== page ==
The main downtown St. Louis booster group announced today it has $200,000 to spend on a feasibility study for a streetcar line to connect downtown, the Central West End and the Skinker-DeBaliviere neighborhood.

Such a project could make a lot of sense. A streetcar line from downtown to Forest Park would also connect riders to Midtown Alley, Grand Center and St. Louis University.

The corridor from downtown to Forest Park is an area of nearly unbroken population growth, the 2010 census showed. Much of that corridor--especially in the CWE area of high-rise residential buildings--already has the walkability and population density that could provide enough riders to make a streetcar work.

Modern streetcars have proved themselves as promoters of economic development along their routes. Portland is Exhibit A for demonstrating increases in residents, businesses and property values along streetcar lines.

The idea for a new St. Louis streetcar from downtown to the CWE has been around for a couple of years. In 2010, Rep. Lacy Clay, D-Mo., sought a $500,000 congressional earmark to study such a project. But given that "earmark" is a four-letter word these days in Washington, Clay's request never got into a transportation bill.

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In any event, here--from Building Blocks--is a possible new route of a nearly six-mile St. Louis streetcar line:

Begin with a single-track loop around the Old Post Office downtown. Close Eighth Street between Olive and Locust to traffic and convert that block to a streetcar terminal connected directly to an expanded 8th & Pine MetroLink station below.

From the Old Post Office, a double-track line could head west on Locust past the Central Library, through the growing Downtown West area and Midtown Alley to near SLU, where the line could jog over to Olive Street and continue west through Grand Center to the CWE.

At Walton Avenue, the line could head south then west again at McPherson Avenue next to the apartment building where a young Tennessee Williams lived with his family. (The family's apartment is believed by some to have provided Williams the inspiration to write "The Glass Menagerie.")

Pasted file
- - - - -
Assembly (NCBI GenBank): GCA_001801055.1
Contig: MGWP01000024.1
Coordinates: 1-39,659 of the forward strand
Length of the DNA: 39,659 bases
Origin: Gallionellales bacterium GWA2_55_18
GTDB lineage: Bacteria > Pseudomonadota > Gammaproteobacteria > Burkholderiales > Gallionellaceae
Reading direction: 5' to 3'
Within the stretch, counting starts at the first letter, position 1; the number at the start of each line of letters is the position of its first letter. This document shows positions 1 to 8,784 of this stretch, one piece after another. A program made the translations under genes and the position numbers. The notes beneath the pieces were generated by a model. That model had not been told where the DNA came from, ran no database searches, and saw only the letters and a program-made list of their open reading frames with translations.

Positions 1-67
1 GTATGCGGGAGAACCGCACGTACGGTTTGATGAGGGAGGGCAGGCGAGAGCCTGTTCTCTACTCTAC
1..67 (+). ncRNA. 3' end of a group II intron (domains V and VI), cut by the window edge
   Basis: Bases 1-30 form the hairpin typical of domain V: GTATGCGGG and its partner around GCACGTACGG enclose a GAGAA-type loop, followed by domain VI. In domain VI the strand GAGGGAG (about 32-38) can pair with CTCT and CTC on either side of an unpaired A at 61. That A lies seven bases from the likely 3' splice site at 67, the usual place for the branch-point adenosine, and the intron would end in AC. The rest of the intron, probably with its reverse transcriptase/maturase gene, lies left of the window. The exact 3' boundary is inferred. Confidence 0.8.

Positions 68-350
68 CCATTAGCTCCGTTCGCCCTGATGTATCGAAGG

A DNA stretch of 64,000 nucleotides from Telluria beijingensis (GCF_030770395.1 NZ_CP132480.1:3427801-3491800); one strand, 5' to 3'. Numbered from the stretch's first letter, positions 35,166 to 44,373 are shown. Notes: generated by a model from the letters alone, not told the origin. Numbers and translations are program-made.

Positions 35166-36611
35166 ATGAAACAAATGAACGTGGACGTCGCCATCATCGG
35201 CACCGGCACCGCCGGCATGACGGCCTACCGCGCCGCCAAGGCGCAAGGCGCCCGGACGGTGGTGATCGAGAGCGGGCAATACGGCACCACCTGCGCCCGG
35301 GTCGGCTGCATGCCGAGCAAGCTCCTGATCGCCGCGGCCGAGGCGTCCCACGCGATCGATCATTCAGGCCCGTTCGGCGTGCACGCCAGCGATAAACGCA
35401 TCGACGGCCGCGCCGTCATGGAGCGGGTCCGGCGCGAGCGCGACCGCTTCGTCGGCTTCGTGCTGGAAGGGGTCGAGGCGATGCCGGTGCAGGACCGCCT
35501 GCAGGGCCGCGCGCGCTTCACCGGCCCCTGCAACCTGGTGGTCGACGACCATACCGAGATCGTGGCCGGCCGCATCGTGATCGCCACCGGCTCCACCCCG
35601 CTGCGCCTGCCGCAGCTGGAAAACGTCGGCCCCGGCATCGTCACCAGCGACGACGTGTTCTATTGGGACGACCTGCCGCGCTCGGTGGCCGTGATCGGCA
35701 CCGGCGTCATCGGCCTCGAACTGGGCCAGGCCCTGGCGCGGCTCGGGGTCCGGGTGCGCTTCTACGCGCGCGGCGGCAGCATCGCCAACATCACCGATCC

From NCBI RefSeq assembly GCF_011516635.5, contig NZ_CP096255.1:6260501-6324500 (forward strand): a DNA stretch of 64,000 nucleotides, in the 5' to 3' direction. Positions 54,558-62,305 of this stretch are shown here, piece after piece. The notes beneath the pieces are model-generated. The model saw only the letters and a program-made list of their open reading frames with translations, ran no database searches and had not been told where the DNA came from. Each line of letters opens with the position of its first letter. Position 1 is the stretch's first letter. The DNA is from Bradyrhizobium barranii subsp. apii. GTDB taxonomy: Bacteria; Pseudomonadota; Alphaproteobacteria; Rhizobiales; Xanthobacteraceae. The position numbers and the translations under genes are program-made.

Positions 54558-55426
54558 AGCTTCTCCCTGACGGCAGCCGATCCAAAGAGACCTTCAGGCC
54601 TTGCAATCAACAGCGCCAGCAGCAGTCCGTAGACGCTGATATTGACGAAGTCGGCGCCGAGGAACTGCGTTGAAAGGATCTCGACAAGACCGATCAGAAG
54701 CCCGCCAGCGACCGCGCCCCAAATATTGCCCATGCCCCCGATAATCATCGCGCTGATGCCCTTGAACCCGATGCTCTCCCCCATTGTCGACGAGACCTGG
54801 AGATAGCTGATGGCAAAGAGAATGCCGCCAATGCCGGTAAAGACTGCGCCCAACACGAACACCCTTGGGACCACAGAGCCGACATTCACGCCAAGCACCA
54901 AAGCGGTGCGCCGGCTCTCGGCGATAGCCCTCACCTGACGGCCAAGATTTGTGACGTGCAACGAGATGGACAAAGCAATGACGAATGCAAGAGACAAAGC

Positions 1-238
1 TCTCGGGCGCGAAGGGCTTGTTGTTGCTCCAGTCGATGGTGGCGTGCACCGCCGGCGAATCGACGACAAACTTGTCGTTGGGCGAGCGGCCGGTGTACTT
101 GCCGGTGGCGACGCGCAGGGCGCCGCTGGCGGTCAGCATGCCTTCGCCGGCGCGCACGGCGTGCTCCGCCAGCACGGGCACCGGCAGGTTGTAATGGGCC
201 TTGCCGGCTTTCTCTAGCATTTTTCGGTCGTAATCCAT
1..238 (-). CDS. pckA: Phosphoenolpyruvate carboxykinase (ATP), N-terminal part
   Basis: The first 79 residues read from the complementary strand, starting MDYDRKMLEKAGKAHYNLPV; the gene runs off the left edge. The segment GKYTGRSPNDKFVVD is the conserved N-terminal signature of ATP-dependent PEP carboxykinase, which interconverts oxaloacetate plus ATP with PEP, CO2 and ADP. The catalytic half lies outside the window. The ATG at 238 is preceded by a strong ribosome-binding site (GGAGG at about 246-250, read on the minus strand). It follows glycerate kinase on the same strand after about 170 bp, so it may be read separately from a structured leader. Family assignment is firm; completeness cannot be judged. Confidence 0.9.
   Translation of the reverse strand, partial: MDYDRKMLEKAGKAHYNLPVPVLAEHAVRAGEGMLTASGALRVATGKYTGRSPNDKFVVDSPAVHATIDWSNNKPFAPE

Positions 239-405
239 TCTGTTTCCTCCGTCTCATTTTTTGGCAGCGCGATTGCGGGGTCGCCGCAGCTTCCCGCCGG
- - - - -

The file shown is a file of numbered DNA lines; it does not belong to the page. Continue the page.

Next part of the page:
After passing through a CWE business area, the streetcar line could turn south on Kingshighway then west on Waterman to Union, to Pershing and, finally, to DeBaliviere Avenue, where the streetcar could end with another connection to MetroLink and the planned Loop Trolley.

An argument could be made that such a streetcar line would simply duplicate MetroLink. But a streetcar is more like a bus than a train. Like buses, streetcars make numerous stops and because their tracks demonstrate a commitment to their routes, can become trusted neighborhood institutions.

FWIW, much of the route sketched out here duplicates--particularly on Olive--a long-gone rail line from the era when the city was laced top to bottom with streetcars.

In its "request for qualifications," the Partnership for Downtown St. Louis is seeking a consultant to come up with a streetcar line that would strengthen existing bus and rail service, plus spur economic investment. Whoever gets the contract will be expected to figure out how much the project might cost and how to pay for it. The downtown group assumes federal money could cover about half the capital expense.

Those interested in doing the feasibility study have until June 22 to submit their applications. The deadline to submit the completed study is next January 31. Information on what is required and how to apply is here.

Tim Bryant covers real estate and construction for the Post-Dispatch. He blogs on Building Blocks. Follow the Business section on Twitter @postdispatchbiz.

Tim Bryant is a reporter for the St. Louis Post-Dispatch.